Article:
Firm Newsletter - July 2015

Photo by crazydiva/iStock / Getty Images

Photo by crazydiva/iStock / Getty Images

The Use of Affidavits to Prove Reasonableness and Necessity of Medical Services

Chapter 18 of the Texas Civil Practice and Remedies code provides for the use of affidavits to prove that the amount a person was charged for a service was reasonable at the time and place that the service was provided and that the service was necessary. These affidavits are commonly used for medical services in personal injury cases as Section 18.001 applies to all civil actions except for an action on a sworn account. The affidavit must be taken before an officer with authority to administer oaths, be made by the person who provided the service or the person in charge of records showing the service provided and charge made, and must include an itemized statement of the service and charge. The statute even provides a form that may be followed. A copy of the affidavit must be served on each other party to the case.

Once an opposing party receives one of these affidavits, they are allowed to controvert the claims contained in the affidavit but no later than 30 days after the day the affidavit is received. Additionally, while the initial affidavit can be made by a custodian of records, a controverting affidavit must be made by a person who is qualified by knowledge, skill, experience, training, education, or other expertise, to testify in contravention of all or part of any of the matters contained in the initial affidavit. By controverting a Section 18.001 affidavit, a party forces the other party to prove the reasonableness and necessity of medical services by using an expert witness at trial.

Section 18.001 is an evidentiary statute that accomplishes three things: (1) it allows for the admissibility, by affidavit, of evidence of the reasonableness and necessity of charges that would otherwise be inadmissible hearsay; (2) it permits the use of other-wise inadmissible hearsay to support findings of fact by the trier of fact; and (3) it provides for exclusion of evidence to the contrary, upon proper objection, in the absence of a properly-filed controverting affidavit. Hong v. Bennett, 209 S.W.3d 795, 800 (Tex.App—Fort Worth 2006).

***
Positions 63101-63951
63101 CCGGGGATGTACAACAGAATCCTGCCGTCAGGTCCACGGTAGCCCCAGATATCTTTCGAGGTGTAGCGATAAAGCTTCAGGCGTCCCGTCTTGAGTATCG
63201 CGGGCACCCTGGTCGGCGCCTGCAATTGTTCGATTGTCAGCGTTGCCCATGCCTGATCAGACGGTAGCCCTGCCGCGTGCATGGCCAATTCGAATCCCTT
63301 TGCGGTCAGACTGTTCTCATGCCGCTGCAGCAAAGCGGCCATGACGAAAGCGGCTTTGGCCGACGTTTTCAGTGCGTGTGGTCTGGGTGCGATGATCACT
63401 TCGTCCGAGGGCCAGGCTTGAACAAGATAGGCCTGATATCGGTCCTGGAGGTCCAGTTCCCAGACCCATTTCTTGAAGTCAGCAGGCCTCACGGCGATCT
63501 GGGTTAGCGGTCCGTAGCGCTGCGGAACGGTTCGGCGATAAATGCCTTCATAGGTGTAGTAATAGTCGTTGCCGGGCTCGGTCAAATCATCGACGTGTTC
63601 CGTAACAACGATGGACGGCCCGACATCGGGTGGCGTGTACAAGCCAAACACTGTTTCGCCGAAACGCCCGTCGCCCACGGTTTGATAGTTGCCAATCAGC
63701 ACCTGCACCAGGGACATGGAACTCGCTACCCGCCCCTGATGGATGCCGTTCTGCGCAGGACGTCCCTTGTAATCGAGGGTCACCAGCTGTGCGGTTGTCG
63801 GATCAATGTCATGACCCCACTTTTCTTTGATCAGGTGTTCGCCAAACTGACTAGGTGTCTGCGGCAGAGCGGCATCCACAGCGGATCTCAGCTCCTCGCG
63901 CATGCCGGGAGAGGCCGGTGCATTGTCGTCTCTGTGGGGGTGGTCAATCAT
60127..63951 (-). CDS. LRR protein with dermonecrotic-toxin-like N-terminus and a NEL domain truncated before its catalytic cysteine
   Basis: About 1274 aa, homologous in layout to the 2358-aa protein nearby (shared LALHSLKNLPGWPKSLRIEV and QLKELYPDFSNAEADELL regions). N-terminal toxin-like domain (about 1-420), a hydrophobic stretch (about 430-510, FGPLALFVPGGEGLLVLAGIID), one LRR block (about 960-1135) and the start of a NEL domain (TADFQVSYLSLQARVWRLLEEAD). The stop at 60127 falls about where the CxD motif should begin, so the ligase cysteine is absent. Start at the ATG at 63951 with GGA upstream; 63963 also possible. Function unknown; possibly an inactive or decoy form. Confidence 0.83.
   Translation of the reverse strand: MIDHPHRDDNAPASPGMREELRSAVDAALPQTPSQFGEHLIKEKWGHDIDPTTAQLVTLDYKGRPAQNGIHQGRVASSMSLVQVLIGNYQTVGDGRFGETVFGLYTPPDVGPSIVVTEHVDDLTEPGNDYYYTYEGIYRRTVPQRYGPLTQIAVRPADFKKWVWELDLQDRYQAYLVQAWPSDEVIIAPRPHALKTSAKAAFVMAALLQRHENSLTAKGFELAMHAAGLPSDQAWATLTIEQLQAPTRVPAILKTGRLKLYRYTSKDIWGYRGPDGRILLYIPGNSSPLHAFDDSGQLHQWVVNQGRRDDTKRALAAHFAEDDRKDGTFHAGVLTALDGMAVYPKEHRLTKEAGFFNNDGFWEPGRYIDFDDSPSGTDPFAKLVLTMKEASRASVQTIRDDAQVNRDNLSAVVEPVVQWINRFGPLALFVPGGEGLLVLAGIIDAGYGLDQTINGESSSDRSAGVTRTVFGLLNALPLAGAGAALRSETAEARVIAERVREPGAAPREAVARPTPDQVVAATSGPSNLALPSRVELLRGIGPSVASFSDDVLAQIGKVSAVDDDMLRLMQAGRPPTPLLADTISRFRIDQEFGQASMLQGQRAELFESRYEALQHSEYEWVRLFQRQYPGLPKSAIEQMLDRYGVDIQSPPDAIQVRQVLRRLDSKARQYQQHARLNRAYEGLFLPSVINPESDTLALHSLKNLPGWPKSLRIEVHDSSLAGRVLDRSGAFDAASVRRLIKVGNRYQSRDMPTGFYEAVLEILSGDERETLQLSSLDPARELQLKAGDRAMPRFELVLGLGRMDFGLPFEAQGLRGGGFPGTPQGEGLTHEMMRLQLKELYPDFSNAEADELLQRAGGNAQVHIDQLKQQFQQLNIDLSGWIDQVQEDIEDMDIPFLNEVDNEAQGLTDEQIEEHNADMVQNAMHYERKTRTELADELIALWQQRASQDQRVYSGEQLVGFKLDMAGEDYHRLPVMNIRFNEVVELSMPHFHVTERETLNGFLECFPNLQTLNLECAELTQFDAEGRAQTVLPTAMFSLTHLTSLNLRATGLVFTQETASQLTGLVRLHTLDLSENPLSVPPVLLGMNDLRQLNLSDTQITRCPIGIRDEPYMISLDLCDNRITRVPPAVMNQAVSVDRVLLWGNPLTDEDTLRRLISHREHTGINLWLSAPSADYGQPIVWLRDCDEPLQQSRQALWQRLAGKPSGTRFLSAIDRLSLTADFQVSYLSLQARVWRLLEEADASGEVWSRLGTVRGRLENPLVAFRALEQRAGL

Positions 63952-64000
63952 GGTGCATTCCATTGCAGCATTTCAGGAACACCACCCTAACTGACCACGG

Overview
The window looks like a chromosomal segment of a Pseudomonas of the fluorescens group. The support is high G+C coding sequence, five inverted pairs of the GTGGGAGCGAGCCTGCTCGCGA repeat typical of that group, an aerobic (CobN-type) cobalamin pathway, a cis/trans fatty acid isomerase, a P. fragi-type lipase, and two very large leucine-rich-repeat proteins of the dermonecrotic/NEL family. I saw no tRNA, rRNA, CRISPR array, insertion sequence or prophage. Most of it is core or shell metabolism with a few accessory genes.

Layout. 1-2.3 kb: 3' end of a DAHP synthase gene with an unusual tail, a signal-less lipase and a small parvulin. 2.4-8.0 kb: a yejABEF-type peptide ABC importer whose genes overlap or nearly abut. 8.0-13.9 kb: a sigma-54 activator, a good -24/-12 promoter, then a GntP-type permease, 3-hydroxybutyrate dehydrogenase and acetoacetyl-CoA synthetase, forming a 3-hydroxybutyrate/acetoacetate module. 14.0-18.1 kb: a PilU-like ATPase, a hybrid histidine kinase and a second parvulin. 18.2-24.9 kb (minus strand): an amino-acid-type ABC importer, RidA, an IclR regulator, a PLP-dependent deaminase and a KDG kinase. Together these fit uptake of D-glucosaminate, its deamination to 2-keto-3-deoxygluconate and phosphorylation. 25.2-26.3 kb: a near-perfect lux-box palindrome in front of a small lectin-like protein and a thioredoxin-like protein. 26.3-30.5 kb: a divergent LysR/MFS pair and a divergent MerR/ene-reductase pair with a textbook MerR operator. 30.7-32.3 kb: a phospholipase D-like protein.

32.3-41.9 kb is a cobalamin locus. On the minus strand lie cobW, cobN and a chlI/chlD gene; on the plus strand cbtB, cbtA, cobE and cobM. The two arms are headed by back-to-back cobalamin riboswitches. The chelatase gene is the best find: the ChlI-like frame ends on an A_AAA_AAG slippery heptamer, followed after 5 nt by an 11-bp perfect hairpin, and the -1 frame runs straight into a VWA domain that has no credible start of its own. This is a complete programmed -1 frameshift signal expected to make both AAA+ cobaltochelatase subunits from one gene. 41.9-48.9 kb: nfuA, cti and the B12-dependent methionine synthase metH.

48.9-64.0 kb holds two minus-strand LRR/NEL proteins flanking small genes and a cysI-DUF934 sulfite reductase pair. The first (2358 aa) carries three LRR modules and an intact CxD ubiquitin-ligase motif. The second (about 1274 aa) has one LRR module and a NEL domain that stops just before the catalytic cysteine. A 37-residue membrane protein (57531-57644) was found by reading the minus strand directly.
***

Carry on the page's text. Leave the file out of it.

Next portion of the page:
It is important to note that an uncontroverted affidavit provides legally sufficient—but not conclusive—evidence to support a jury’s finding that the amount charged for a service was reasonable and necessary. Id. The statute does not provide that the evidence is conclusive and it also does not address the issue of causation. Beauchamp v. Hambrick, 901 S.W.2d 747, 749 (Tex.App—Eastland 1995). However, the cost of hiring an expert to controvert an affidavit before trial may be much cheaper than the damages a jury may award based solely on the sufficient evidence of medical expenses contained in an affidavit.

Texas courts have given some direction as to how to interpret this statute. The Hong case was a personal injury case that resulted from an automobile accident. About four months before trial, the plaintiff filed with the court and served on the defendant four affidavits for the authentication of medical bills in accordance with Section 18.001. These bills were from a chiropractic clinic, a medical doctor, a radiologist, and a pharmacist. The defendant timely filed a controverting affidavit by a chiropractor that asserted that none of the services provided by or referred by the chiropractic clinic were reasonable and necessary. The trial court admitted both the affidavits of the plaintiff and the controverting affidavit of the defendant.

Ultimately, the court of appeals concluded that the defendant’s affidavit was sufficient to controvert the affidavit as to the reasonableness and necessity of the chiropractor’s services. However, the affidavit was not sufficient to controvert the affidavits concerning the reasonableness and necessity of the medical doctor’s, radiologist’s, and pharmacist’s services.

Significant discretion is left to the trial court to determine whether an affidavit will qualify as a controverting affidavit and whether the person making the affidavit is qualified. In order to avoid the perils of a Section 18.001 affidavit, it is necessary to find a qualified expert to controvert the affidavit and to comply with all procedural requirements imposed by the statute.

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